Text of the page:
What Erica Brandt ’23 loves most about occupational therapy (OT) is that it addresses a patient’s social and emotional needs, as well their medical ones. That interdisciplinarity drew Brandt to the field several year ago as an occupational therapy assistant (OTA). As she gained experience, she grew more and more intrigued by how her work drew from areas as seemingly disparate as anatomy, physiology, psychology and sociology in ways that were truly distinct. What’s more, she loved the challenge of working with people of all ages who had an illness, injury or disability and helping them use strategic interventions or rehabilitative techniques to live as fully and independently as possible.
“It is the best of all possible worlds,” she says of this work.
Brandt is now pursuing a master’s degree in occupational therapy from Le Moyne, with the aim of working with adults in a hospital setting. At first Brandt wondered if experience might be a bit intimidating, but she found that far from being frightened, she quickly forged close bonds with her classmates and instructors. What’s more, she has been inspired by the commitment to service that permeates the program as she and her classmates wrestle with weighty topics like occupational justice while working with members of the local refugee community in building professional skills that will open new doors for them. Experiences like these have helped her to see that as an OT her job is not just to care for her patients, but to advocate on their behalf. She credits the program with helping her to become “a more passionate and compassionate individual.”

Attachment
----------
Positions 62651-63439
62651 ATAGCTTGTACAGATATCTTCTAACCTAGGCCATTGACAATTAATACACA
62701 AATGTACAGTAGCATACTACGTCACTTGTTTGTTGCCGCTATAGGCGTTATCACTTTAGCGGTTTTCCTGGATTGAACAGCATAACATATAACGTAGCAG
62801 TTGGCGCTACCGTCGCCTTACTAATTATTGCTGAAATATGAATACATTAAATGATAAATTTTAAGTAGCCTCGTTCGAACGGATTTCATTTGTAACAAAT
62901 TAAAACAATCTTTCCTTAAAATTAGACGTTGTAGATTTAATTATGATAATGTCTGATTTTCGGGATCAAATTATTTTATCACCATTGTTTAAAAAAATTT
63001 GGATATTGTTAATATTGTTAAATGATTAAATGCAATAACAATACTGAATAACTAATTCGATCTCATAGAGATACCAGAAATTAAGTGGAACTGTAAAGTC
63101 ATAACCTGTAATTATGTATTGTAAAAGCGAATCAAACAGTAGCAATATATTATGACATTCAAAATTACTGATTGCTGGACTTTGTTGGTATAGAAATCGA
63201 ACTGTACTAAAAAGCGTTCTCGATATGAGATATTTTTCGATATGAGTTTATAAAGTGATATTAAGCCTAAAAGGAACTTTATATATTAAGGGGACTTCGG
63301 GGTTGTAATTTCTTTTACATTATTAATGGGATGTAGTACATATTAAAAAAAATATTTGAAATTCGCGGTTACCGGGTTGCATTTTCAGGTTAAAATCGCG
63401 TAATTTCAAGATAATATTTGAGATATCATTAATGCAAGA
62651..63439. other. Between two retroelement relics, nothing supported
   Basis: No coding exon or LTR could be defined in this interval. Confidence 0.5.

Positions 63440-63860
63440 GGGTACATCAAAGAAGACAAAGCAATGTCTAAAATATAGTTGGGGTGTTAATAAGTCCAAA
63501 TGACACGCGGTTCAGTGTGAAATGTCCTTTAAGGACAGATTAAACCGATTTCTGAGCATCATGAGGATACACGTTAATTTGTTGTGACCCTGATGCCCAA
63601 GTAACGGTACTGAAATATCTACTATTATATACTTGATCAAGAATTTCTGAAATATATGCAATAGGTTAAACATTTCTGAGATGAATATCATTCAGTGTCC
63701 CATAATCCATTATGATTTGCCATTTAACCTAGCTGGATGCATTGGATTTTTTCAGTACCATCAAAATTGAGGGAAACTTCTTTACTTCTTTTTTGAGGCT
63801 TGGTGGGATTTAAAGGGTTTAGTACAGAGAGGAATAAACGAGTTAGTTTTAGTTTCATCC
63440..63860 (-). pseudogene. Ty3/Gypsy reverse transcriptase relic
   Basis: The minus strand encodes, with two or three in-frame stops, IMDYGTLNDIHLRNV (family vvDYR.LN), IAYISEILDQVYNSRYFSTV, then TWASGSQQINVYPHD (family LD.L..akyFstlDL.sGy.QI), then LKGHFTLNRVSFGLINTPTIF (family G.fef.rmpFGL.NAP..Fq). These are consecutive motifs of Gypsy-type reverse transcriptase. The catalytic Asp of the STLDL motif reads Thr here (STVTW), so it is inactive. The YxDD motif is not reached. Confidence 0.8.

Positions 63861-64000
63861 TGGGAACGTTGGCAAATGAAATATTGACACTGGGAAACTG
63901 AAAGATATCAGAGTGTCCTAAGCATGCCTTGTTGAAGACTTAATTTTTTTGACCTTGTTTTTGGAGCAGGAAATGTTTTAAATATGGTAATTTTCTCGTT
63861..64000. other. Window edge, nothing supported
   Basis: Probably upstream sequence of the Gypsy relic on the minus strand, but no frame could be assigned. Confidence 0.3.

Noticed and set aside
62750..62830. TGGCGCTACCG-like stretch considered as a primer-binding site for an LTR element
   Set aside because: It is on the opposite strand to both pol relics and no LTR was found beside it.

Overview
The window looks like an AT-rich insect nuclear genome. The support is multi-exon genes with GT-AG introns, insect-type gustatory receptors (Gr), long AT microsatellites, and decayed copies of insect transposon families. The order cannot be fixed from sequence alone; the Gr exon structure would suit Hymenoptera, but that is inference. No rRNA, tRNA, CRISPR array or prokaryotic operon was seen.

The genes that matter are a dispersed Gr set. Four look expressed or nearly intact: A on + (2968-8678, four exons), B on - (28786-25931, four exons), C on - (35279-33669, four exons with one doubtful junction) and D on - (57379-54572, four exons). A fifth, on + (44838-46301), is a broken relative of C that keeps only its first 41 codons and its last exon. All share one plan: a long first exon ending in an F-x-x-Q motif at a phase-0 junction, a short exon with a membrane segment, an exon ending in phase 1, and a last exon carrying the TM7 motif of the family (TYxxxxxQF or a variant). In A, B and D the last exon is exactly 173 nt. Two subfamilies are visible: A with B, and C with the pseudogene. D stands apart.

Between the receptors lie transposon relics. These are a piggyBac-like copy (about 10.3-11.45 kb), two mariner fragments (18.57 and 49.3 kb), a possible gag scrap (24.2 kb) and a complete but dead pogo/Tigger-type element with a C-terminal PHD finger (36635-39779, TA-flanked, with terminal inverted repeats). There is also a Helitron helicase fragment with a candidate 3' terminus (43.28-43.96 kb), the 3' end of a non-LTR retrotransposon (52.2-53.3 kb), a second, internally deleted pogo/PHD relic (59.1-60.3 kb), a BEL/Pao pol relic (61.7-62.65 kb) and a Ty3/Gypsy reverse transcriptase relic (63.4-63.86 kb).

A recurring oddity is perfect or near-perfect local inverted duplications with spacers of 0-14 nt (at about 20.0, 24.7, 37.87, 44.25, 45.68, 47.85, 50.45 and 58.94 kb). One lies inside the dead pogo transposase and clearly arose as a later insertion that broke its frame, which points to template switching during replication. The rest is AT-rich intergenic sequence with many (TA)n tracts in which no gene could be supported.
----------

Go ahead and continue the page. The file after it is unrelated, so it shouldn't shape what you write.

“This has been a completely life-changing experience,” she says. “I have felt challenges and supported in the best possible ways.”
This is part of a series of stories about Le Moyne’s master’s degree program in occupational therapy. Since its founding, the program has earned a reputation for providing students with exceptional academic preparation, as evidenced by consistently high program outcomes. Those outcomes include the current 100 percent pass rate on the National Board Certification Exam and a 95 percent graduation rate. Students learn from faculty members with diverse expertise and graduate well prepared to become general occupational therapy practitioners. They possess a deep understanding of the human body and how it moves and deep respect for human life that is reflected in the care they provide for their patients.